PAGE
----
Where Madrid, Spain Price £54,000 On sale now Engine 6 cylinders, 2998cc, petrol, turbocharged Power 335bhp at 5000-6500rpm Torque 368lb ft at 1600-4500rpm Gearbox 8-speed automatic Kerb weight 1500kg Top speed 155mph 0-62mph 4.3sec Fuel economy 34.5mpg CO2 no WLTP data Rivals BMW Z4, Porsche 718 Cayman, Audi TTS

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Comments
27

15 May 2019

But £54k! I just can't believe how expensive cars are getting for these days. At least it explains why they don't put a turbo in the GT86, there'd be little need for this at around £20k more!

typos1 - Just can’t respect opinion

15 May 2019
xxxx wrote:

But £54k! I just can't believe how expensive cars are getting for these days. At least it explains why they don't put a turbo in the GT86, there'd be little need for this at around £20k more!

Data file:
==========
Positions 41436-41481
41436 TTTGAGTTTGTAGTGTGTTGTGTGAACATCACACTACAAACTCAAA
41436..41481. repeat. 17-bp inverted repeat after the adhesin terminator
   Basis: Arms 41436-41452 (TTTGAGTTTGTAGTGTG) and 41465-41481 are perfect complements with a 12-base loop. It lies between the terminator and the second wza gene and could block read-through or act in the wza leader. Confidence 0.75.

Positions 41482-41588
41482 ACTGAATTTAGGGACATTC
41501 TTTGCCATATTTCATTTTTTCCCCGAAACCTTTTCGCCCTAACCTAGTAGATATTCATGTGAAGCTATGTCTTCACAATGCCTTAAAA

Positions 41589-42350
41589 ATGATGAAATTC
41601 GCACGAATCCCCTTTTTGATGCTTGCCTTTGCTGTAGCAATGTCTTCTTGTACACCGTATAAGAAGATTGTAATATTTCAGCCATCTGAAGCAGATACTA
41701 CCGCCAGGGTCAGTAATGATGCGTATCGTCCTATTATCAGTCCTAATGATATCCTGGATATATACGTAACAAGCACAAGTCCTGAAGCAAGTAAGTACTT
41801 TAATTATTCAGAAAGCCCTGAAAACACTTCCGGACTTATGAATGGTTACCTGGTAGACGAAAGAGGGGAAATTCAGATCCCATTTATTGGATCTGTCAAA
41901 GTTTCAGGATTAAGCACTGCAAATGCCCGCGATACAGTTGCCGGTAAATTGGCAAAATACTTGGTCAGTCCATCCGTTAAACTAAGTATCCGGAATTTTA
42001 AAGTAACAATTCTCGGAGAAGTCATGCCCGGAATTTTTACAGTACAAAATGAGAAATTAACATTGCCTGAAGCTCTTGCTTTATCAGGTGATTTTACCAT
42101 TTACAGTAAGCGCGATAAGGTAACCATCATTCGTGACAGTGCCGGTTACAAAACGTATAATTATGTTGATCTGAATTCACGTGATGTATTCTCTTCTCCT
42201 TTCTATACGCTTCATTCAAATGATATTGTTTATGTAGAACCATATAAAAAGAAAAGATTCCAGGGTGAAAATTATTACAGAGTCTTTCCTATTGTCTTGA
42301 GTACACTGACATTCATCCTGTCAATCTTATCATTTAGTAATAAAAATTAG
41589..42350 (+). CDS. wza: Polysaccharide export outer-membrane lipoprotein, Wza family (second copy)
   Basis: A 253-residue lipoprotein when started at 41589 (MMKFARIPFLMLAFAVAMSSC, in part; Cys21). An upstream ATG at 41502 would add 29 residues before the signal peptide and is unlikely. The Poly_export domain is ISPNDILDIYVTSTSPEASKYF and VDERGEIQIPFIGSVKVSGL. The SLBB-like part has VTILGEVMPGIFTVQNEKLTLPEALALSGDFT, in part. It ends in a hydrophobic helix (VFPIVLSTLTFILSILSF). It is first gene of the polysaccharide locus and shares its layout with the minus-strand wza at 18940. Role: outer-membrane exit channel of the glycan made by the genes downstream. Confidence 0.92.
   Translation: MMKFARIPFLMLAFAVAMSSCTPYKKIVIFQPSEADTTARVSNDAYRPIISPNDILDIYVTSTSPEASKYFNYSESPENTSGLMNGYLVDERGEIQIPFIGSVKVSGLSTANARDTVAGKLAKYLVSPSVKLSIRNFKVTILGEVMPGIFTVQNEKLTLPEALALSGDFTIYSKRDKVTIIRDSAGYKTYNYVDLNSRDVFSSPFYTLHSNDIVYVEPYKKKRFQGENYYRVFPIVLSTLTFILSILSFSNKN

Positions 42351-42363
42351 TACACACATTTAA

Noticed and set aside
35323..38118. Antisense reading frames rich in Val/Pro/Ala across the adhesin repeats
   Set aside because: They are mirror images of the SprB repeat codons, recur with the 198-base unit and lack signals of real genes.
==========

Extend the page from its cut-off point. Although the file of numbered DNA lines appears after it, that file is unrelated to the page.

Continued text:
i know it is 54k but watch Mat watsons review on it and you'll find out that it is a seriously good all rounder, you can tell Mat loves it.

#IDONTPROOFREAD

15 May 2019

The last one was a good car, but it wasn't until the tuners went to work that it became legendary.  This model sounds like a really solid base - let's see what it's like modified.

15 May 2019
xxxx wrote:

But £54k! I just can't believe how expensive cars are getting for these days. At least it explains why they don't put a turbo in the GT86, there'd be little need for this at around £20k more!

 

Given the GT Eight-Six has been on sale since 2012 and will not ever be given a turbo in this iteration and Toyota have explained ad nauseum, why it was never ever going to get a turbo, it looks like you are postulating inaccuracies. :)

16 May 2019
Takeitslowly wrote:

xxxx wrote:

But £54k! I just can't believe how expensive cars are getting for these days. At least it explains why they don't put a turbo in the GT86, there'd be little need for this at around £20k more!